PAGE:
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Hear me now: Deborah Hay.

Dancing With Myself
By Mae G. Banner

Deborah Hay
Skidmore College Dance Theater, March 29

Deborah Hay invites you into her world of mad formality like a Tai Chi master leading a class of disciples. Her dance phrases pass from reverence to child-like goofiness, from bodily bleeps and blats to utter stillness. Whatever she does, she is always mindful.

An audience faced with such profound focus will either turn away in discomfort—this is not like MTV—or step inside Hay’s charmed circle.

Audience members entered willingly into the final passage of Music (2001), the first of two solo works Hay performed Saturday at the Skidmore College Dance Theater in Saratoga Springs. This happened when, in quiet darkness, she stepped off the stage, walked toward us and began to sing a low, lulling tune.

Then she spoke soothingly, inviting us to hum with her, and we did, in harmony. I have experienced such moments only during certain concerts at Caffe Lena, when the audience naturally becomes a choir. I’ve never heard people sing at a dance concert, but, then, I’ve never heard the dancer invite them. I swear I heard Hay murmur, “I love you, too,” as the singing began.

So, the dance was called Music and we all made it together.

Hay, 62, has lived in Austin, Texas for about 20 years. In the early 1960s, along with Trisha Brown, David Gordon and others, she was a founding member of New York City’s iconoclastic Judson Dance Theater, a group of path-breaking choreographers who rebelled against “show-off” virtuosic style and fancy costumes. Their aim was to democratize dance, to open it to trained and untrained people. Their gestures were often the stuff of everyday life.

Yet, for all her simplicity, Hay has a strong sense of theatricality. Her costume for Music was a black knit shirt and ankle-length pants, the better to show her square-heeled, clunky shoes. Body-miked, she danced in a silence punctuated by the stamp of those heels. She began with a set of awkward cross-steps with wide-bent, jiggly knees, so she seemed ready to topple at every moment.

Hay used her fluid arms in Tai Chi-like gestures of swimming, fencing, or carrying a large, heavy bowl to an invisible table. Her moves—squats and grinds—were like steps in a child’s game of Mother, May I? She would do “two of these and three of those” as she made her way across the stage, which was bisected into lit and darkened halves by Lori Dawson’s lighting design.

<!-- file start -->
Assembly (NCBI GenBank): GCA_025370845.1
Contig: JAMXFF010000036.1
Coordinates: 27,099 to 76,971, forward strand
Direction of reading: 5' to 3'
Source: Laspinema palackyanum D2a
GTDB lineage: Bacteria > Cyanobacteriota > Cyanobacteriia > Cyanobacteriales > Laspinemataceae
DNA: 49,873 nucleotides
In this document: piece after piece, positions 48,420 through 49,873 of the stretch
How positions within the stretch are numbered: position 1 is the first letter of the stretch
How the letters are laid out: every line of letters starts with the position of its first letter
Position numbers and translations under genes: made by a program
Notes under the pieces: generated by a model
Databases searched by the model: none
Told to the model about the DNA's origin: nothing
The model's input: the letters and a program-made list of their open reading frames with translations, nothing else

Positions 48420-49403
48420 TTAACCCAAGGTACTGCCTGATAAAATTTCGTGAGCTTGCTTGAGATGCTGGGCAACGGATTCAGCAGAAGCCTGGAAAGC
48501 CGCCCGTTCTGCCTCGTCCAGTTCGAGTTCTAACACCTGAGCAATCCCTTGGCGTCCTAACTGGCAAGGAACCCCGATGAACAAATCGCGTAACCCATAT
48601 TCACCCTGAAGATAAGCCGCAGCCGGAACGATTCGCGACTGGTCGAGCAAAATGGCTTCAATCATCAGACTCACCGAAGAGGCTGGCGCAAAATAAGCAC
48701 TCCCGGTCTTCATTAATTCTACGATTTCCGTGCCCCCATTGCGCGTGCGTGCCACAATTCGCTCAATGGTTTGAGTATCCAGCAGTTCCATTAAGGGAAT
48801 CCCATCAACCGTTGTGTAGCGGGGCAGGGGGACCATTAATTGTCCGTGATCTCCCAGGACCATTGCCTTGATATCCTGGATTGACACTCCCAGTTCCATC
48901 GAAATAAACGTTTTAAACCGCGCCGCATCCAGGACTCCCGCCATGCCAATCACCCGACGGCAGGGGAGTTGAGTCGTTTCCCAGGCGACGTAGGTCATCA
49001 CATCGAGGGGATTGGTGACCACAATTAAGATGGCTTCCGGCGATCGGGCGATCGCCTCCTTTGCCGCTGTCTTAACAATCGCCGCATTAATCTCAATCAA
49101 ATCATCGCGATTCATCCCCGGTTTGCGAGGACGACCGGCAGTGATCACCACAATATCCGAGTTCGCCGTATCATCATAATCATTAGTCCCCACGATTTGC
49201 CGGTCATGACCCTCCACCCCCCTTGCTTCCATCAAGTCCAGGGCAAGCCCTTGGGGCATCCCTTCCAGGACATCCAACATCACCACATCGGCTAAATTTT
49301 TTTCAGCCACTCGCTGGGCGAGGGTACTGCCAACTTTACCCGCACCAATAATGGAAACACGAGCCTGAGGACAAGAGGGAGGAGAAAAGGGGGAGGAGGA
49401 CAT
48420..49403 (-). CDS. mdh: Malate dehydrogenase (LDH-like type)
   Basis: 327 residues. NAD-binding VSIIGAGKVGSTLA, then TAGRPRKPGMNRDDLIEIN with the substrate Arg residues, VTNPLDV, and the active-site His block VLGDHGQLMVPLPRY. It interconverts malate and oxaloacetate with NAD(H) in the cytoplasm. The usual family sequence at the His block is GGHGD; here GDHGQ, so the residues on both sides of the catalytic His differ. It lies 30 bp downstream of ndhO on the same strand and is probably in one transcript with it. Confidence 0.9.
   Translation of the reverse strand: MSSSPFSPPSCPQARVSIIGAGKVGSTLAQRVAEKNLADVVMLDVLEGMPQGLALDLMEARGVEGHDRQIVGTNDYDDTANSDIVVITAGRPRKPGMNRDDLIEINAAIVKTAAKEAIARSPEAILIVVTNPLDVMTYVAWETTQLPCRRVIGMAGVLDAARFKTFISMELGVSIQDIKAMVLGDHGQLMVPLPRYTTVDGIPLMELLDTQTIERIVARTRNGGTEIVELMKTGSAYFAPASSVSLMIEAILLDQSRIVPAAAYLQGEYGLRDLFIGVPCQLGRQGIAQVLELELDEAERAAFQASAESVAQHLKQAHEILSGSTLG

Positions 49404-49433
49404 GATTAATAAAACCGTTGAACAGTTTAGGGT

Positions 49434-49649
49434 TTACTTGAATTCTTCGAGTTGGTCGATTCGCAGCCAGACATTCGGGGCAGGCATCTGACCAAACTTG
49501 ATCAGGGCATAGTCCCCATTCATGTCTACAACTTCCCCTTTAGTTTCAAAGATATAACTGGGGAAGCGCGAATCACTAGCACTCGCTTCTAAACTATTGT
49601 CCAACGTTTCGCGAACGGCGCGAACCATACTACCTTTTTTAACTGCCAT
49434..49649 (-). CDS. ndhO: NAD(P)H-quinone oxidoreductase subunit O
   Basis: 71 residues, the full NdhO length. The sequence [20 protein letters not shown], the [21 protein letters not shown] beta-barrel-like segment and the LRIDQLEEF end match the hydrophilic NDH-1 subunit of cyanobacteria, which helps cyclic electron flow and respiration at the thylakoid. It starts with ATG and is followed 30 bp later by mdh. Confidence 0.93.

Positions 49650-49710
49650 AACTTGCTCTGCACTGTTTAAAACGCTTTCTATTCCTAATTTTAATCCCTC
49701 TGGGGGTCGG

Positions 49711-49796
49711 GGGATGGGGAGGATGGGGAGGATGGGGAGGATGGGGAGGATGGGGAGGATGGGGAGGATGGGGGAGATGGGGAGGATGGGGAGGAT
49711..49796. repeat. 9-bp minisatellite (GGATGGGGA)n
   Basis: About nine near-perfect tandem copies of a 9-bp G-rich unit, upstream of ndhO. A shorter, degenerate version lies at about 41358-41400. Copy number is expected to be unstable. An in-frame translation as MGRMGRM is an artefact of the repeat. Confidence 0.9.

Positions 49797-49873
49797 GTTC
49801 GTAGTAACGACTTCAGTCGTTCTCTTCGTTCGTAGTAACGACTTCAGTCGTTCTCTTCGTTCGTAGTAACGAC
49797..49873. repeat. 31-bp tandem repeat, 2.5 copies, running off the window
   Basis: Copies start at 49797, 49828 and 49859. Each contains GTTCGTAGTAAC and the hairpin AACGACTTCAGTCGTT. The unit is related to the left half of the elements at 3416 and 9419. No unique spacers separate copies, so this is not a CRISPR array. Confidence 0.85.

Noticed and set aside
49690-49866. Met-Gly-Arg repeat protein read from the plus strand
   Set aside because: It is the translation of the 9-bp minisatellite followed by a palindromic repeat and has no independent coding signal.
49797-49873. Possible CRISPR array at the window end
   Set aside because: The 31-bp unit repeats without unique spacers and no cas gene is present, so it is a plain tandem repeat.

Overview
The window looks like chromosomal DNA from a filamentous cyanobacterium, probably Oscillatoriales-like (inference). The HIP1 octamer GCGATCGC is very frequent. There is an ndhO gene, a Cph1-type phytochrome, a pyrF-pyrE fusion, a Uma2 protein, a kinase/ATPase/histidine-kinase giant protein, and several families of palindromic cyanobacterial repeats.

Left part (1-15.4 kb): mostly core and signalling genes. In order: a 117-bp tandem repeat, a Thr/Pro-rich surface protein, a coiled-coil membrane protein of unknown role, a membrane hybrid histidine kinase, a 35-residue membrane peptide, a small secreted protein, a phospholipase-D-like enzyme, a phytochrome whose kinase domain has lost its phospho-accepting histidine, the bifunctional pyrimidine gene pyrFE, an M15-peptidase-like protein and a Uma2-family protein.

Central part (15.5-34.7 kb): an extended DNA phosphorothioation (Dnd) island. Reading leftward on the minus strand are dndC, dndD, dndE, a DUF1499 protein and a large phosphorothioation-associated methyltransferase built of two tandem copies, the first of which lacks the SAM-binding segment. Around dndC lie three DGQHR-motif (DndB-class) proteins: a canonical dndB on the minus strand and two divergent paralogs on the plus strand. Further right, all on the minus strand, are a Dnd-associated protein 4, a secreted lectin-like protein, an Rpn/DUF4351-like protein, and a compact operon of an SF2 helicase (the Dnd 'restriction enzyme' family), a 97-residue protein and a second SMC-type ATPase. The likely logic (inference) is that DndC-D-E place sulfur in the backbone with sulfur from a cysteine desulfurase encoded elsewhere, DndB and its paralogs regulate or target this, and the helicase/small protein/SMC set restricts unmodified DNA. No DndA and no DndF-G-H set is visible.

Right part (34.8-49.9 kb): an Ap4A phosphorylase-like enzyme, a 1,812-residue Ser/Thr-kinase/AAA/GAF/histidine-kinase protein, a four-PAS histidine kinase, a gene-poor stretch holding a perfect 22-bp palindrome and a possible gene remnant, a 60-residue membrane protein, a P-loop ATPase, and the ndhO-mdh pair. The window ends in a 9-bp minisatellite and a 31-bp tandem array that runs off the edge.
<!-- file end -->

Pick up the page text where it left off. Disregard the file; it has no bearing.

As she danced, contralto sounds came out of Hay’s throat in an invented language whose odd syllables made people chuckle. Then, she began singing a tune that sounded sort of French, sort of martial, and that she cut off in the middle of a phrase. Later, she vocalized a smart-aleck kid’s “eh, eh, eh, eh” sound, which drew laughter.

Still later, she took an academic tack and explained in serious gibberish the uses of a tambourine that an audience member had delivered to her onstage and that she had immediately thrown to the floor. The speech was cryptic, but somehow logical because its form was so clean.

Hay takes all the time she wants as she moves back and forth between passages of stillness and silliness. It’s as if the mime in the street had a powerful secret. Unlike the mime, she is not trapped by invisible walls; she designs her own walls and doors as she goes, changing and trimming them according to a coherent language of her own invention.

Hay’s concluding dance, Oh, Beautiful (2003) was more pointed. For starters, she was got up in biker’s garb—black jacket, backpack, big shoes, dark glasses pushed up on her head—but also with an incongruous pair of bright-red, puckered hot pants over cutout knee pants. She wielded a pair of Coke cans that she banged as percussion or hefted like jogger’s weights.

In this American vein, Hay stopped and posed repeatedly, tilting her head back and raising one Coke-bearing arm in a gesture of victory. She was the Statue of Liberty with the can her torch and her sunglasses a glinting corona.

As she clapped the two cans together, she sang snatches of patriotic songs: “the home of the free and the brave” . . . “of thee I sing” . . . “stand beside her.” Then, she sank to the ground, rolling and crawling with effort, banging the cans and her boots on the floor like an advancing army of one.

The final passage brought the nasty sound of the cans being squeezed until they surrendered. Hay stood in profile and shaking her shoulders, which now seemed to sport epaulets, she strode off.

Hay is no ordinary dancer. You need an open, even a deliberately blank mind to take her in. If you watch with calm attention and don’t try to decode what she’s doing, she will repay you with the vibrations of a good yoga session. Her concerts offer a kinetic “out with the bad air, in with the good” workout that leaves you invigorated.


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